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First bitcoin robbery in Taiwan leads to four arrests


Taiwan police have arrested four men over a bitcoin robbery worth five million Taiwanese dollars ($170,000) in what the police said is the first case of its kind on the island.

Bitcoin is a virtual currency created from computer code that allows anonymous transactions and its value has soared since it came into being in 2009.

Police said three men in their early 20s lured a man surnamed Tai to the central city of Taichung, pretending to be interested in buying bitcoins.

After Tai showed proof of his bitcoins on his phone, the scammers assaulted him and his friend, then transferred 18 bitcoins worth five million Taiwanese dollars from Tai's account via his phone.

The suspects attempted to pass off the heist as a drunken row by forcing the victim to drink Kaoliang, a strong Taiwanese liquor, Taichung city police said in a statement.

Police arrived at the scene after receiving a call about a dispute and one man was detained. The other two had fled.

"The police saw bloodstains at the scene ... after further investigation, it was discovered to be a bitcoin virtual currency robbery," the statement released Wednesday said.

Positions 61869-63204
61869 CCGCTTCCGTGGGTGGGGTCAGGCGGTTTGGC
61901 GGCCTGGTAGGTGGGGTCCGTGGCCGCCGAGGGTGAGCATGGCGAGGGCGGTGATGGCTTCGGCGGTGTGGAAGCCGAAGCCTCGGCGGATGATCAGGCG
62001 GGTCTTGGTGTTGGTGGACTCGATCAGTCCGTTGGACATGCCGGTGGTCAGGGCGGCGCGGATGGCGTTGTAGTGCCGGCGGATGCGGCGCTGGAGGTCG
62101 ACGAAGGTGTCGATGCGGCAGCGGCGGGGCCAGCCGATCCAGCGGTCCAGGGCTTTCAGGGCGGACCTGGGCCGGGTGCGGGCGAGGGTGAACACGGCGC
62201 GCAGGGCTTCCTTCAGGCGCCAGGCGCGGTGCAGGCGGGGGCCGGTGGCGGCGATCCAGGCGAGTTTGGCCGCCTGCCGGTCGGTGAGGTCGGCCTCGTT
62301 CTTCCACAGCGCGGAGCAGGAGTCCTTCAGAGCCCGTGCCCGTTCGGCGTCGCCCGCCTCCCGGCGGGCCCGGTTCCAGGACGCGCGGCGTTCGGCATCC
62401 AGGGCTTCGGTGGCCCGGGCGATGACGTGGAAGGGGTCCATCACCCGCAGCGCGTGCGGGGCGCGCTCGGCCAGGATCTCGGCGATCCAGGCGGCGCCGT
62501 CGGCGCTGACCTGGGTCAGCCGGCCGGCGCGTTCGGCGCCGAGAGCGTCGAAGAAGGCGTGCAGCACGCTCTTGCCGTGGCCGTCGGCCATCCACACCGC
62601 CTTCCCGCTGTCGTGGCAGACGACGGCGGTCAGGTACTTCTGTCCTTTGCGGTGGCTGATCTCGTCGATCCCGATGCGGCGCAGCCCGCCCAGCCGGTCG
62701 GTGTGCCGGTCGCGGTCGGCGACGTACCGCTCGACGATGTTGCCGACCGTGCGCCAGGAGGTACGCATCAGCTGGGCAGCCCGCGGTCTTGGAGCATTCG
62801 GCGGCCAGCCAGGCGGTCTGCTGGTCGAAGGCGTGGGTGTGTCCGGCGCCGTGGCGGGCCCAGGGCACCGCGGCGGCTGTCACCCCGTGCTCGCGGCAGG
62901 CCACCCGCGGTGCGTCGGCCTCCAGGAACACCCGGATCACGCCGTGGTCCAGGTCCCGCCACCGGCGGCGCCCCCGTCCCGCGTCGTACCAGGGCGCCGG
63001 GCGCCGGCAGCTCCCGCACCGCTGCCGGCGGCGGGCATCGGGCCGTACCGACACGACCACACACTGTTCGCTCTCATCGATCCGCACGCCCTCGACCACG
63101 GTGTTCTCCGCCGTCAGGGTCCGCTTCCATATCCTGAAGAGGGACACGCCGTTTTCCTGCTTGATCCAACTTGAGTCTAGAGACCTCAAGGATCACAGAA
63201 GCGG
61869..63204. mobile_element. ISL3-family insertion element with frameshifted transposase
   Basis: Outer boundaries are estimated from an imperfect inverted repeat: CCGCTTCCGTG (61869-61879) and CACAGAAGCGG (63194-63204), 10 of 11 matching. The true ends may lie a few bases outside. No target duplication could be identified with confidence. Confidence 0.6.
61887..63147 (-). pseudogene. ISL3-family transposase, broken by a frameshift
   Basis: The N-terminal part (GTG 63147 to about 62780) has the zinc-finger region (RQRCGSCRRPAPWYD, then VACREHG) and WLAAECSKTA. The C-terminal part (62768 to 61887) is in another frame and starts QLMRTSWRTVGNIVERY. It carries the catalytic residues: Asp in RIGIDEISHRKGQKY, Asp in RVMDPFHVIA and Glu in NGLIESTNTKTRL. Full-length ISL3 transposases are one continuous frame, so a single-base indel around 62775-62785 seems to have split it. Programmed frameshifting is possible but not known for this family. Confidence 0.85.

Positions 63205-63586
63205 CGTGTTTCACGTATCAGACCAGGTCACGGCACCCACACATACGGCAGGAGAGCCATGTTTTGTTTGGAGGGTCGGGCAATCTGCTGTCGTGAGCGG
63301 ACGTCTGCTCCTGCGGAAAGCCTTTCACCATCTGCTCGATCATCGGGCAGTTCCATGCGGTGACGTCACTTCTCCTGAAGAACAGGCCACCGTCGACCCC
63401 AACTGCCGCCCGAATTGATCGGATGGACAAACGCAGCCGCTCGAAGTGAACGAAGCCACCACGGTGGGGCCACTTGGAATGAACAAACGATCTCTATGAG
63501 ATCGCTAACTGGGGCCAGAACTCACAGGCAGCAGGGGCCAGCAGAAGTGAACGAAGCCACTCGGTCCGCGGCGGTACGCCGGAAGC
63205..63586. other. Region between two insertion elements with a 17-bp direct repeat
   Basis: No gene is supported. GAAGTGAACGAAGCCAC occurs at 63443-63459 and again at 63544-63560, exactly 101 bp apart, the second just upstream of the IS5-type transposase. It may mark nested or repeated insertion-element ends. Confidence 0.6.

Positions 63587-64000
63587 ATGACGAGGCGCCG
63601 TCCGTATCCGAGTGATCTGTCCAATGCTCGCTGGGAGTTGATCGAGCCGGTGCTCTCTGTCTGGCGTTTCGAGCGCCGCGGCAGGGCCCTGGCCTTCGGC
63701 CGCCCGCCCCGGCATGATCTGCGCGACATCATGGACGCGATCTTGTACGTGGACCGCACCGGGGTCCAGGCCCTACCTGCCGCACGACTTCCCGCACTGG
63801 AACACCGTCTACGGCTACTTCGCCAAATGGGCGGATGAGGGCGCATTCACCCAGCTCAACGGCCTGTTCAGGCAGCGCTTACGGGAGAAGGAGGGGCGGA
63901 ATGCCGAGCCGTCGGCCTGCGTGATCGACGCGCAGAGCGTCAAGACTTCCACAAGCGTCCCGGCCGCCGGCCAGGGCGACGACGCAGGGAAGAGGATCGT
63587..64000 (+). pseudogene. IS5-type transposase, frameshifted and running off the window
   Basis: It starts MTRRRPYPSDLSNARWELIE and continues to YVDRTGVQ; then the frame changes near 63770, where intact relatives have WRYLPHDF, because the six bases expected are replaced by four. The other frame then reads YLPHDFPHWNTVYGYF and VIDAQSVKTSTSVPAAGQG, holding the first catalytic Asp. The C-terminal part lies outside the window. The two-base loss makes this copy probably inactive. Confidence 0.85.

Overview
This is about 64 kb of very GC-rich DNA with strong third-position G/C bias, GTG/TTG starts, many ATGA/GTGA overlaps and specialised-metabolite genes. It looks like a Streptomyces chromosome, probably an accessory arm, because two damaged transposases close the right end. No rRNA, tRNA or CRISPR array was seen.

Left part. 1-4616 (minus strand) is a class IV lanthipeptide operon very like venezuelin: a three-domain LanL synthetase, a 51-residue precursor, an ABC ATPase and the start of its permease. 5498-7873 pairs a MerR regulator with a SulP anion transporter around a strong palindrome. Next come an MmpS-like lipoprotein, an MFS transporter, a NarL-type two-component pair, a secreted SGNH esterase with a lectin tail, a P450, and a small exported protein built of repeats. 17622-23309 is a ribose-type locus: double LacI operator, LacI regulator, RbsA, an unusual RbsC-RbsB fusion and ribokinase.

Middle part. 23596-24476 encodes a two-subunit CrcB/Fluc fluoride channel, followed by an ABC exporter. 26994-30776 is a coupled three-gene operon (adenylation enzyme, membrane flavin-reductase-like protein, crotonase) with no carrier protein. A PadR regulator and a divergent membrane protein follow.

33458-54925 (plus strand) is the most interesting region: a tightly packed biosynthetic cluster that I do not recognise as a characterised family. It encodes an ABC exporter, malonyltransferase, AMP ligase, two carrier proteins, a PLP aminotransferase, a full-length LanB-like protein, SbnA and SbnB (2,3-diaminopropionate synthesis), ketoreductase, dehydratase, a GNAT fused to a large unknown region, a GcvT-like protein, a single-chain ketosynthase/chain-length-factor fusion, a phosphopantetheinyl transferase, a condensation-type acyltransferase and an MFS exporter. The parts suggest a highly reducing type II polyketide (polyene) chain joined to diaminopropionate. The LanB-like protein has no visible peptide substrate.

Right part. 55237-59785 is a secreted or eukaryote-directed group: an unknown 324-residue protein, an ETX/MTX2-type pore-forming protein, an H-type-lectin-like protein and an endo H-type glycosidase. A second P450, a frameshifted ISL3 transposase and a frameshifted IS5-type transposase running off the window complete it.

It described the case, which happened earlier this month, as "the first domestic case of bitcoin robbery".

The two other suspects were later arrested, one on the outlying island of Kinmen where he had gone to escape police.

The fourth man, surnamed Shih, believed to be the mastermind behind the robbery, was also detained.

The UK saw its first bitcoin armed robbery last month, according to reports, in which a virtual currency trader and his wife were threatened with a gun.

Bitcoin and other cryptocurrencies are independent of governments and banks and use blockchain technology, where encrypted digital coins are created by supercomputers.

But calls are mounting for virtual currencies to be regulated, and prices have fluctuated in recent months amid concerns over tightened control.

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